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  #16 (permalink)  
Old 06-25-2007, 09:15 PM
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350 chevy

Quote:
Originally Posted by DoubleVision
Did you say there is no thermostat? You found the problem. The thermostat acts as a restrictor, if there is no thermostat the coolant can`t stay in the radiator long enough to cool it, so when the engine speed is picked up, the water pump turns faster, the coolant moves faster, and the coolant that just entered the radiator hasn`t cooled hardely any and it`s going right back into the engine so it runs hot. Install a 180 degree thermostat, NEVER run one without it. If it continues to run hot let me know, I have a 86 Cutlass, and I battled every type of cooling problem on that car you cam imagine until I got it completely figured out, I know the cooling systems on these cars front to back.
what does your car run at 210 220?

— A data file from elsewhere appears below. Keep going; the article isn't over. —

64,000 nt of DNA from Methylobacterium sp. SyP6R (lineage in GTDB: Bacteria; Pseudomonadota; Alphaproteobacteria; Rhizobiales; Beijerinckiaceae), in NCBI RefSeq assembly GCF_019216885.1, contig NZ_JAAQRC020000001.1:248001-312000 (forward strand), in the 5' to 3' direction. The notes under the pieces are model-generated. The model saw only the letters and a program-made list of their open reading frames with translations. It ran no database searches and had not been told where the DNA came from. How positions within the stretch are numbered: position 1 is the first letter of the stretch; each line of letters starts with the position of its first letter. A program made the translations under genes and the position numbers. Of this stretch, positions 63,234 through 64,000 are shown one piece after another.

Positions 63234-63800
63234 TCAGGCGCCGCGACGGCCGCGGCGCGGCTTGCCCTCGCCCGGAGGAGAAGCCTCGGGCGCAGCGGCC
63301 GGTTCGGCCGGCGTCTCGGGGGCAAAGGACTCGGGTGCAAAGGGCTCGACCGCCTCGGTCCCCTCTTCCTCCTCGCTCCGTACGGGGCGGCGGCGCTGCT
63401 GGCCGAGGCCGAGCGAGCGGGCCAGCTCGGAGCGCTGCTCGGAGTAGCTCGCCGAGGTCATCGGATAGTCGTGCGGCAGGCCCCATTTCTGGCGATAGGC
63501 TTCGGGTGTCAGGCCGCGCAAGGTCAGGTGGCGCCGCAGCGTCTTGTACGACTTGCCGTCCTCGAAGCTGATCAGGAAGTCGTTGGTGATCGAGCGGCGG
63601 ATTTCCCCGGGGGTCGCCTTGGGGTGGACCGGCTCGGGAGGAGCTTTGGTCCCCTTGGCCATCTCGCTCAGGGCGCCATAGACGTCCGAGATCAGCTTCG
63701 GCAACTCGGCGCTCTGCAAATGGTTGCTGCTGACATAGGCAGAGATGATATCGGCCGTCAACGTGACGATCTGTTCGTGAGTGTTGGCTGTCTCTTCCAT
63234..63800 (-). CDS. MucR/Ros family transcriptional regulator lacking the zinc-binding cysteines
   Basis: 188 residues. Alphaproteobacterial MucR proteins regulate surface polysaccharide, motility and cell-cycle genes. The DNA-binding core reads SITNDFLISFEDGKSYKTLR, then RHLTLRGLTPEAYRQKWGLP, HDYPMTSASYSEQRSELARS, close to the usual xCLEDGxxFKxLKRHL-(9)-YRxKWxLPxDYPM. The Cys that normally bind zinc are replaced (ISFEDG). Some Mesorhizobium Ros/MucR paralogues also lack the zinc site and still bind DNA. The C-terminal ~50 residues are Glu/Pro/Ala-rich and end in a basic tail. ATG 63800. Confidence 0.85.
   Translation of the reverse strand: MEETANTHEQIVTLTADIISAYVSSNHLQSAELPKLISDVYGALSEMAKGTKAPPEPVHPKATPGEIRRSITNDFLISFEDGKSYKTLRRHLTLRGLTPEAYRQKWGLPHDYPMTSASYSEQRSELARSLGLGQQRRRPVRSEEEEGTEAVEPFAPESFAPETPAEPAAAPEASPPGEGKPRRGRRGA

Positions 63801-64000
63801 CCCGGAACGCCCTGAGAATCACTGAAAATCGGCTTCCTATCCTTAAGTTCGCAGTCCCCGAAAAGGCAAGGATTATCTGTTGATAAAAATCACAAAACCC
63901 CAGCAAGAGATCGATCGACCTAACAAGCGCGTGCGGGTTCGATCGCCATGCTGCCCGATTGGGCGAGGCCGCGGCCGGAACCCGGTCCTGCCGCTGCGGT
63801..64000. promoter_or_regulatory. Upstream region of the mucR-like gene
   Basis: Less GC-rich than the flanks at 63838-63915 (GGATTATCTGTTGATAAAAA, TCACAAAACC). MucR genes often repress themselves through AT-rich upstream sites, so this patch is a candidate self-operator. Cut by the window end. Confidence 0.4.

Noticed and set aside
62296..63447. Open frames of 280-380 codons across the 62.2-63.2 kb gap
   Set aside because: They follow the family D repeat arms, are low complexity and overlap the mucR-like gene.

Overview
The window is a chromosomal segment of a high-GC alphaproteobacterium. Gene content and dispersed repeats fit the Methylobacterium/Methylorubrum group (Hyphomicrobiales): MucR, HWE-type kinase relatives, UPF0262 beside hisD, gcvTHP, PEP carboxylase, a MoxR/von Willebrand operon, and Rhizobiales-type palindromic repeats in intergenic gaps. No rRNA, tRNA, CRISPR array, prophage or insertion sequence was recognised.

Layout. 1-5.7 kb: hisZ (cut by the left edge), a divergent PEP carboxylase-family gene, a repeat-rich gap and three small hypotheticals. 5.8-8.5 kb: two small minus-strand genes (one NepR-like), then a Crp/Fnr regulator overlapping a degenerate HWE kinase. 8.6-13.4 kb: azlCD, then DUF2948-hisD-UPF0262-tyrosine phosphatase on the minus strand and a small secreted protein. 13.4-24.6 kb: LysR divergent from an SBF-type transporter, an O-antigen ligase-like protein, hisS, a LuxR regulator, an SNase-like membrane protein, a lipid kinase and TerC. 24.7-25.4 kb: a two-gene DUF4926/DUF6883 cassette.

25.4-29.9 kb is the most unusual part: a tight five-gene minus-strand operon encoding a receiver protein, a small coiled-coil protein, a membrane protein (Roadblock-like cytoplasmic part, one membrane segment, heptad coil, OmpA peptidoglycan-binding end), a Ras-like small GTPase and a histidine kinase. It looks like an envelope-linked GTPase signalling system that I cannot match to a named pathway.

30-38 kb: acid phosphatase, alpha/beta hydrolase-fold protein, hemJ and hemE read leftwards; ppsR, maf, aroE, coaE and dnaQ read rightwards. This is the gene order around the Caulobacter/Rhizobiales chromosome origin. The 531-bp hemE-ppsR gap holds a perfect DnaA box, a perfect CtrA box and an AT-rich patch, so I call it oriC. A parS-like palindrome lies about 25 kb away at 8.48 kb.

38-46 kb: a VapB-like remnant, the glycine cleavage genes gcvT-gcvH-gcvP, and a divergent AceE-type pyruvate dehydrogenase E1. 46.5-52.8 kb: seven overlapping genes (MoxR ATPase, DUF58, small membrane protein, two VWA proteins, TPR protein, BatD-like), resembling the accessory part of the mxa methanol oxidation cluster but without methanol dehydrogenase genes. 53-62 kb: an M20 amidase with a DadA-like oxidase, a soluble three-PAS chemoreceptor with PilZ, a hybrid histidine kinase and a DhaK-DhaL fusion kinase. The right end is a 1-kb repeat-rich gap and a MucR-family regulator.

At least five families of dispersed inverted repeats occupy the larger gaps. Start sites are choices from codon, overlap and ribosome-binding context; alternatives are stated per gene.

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Old 06-25-2007, 11:19 PM
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Nope, it runs at 180, 195 maximum. With all due respect mule. You can show me all the studies and posts you like. I`ll let him argue with why thermostats exist. I could care less about technical, my thought here is practical, does it not make perfect sense coolant has to have time to cool? had I knew you were going to get so technical about it I wouldn`t have wasted my time on this thread. Furthermore, if you want to run without a thermostat go ahead that`s not up to me, I was suggesting the guy who posted try one cause he was not using one. I didn`t write what I did to start a pissing contest and get into what this expert says and that expert says, I was trying to help the fellow repair his vehicle. As I said, I have a car almost identical, and I went through every step you can imagine on it running hot, I know the system backwards. and to test it one time I ran it without a T stat, it ran at a constant 225, and I am not comfortable with anything over 200. but that`s just me. If I wanted to get technical I would think we would be getting into race vehicles, not basic street vehicles. If you don`t want to run a Thermostat in your cutlass don`t. I guess a thermostat is a myth? why do they sell them? none of us need them according to these "myths" I`ve been on this board far long enough to know and have had enough posts to know also what might work for one might not on another, to each his own.